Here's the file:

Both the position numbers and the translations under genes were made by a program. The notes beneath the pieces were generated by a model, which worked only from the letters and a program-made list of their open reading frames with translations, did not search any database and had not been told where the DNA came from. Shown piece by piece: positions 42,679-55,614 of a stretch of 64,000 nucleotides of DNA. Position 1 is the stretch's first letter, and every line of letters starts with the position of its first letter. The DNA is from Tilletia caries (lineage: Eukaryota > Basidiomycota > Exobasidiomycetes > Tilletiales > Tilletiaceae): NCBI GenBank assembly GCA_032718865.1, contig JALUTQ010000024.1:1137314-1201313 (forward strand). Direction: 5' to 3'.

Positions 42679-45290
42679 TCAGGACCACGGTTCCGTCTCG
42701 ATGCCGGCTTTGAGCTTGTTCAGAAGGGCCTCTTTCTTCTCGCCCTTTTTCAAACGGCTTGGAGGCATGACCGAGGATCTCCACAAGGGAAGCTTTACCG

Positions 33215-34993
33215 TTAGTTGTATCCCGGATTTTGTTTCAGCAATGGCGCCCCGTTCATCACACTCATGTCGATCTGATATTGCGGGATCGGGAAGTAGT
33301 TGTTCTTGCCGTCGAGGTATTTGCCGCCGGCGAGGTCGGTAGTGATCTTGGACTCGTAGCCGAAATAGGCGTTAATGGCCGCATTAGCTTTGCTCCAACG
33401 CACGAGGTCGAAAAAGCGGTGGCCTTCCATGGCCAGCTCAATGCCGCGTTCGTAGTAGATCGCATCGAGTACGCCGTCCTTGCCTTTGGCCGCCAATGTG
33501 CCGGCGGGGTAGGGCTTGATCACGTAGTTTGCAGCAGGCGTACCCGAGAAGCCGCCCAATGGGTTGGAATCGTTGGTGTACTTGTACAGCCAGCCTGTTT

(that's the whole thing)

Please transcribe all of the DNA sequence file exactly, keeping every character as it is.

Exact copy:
Both the position numbers and the translations under genes were made by a program. The notes beneath the pieces were generated by a model, which worked only from the letters and a program-made list of their open reading frames with translations, did not search any database and had not been told where the DNA came from. Shown piece by piece: positions 42,679-55,614 of a stretch of 64,000 nucleotides of DNA. Position 1 is the stretch's first letter, and every line of letters starts with the position of its first letter. The DNA is from Tilletia caries (lineage: Eukaryota > Basidiomycota > Exobasidiomycetes > Tilletiales > Tilletiaceae): NCBI GenBank assembly GCA_032718865.1, contig JALUTQ010000024.1:1137314-1201313 (forward strand). Direction: 5' to 3'.

Positions 42679-45290
42679 TCAGGACCACGGTTCCGTCTCG
42701 ATGCCGGCTTTGAGCTTGTTCAGAAGGGCCTCTTTCTTCTCGCCCTTTTTCAAACGGCTTGGAGGCATGACCGAGGATCTCCACAAGGGAAGCTTTACCG

Positions 33215-34993
33215 TTAGTTGTATCCCGGATTTTGTTTCAGCAATGGCGCCCCGTTCATCACACTCATGTCGATCTGATATTGCGGGATCGGGAAGTAGT
33301 TGTTCTTGCCGTCGAGGTATTTGCCGCCGGCGAGGTCGGTAGTGATCTTGGACTCGTAGCCGAAATAGGCGTTAATGGCCGCATTAGCTTTGCTCCAACG
33401 CACGAGGTCGAAAAAGCGGTGGCCTTCCATGGCCAGCTCAATGCCGCGTTCGTAGTAGATCGCATCGAGTACGCCGTCCTTGCCTTTGGCCGCCAATGTG
33501 CCGGCGGGGTAGGGCTTGATCACGTAGTTTGCAGCAGGCGTACCCGAGAAGCCGCCCAATGGGTTGGAATCGTTGGTGTACTTGTACAGCCAGCCTGTTT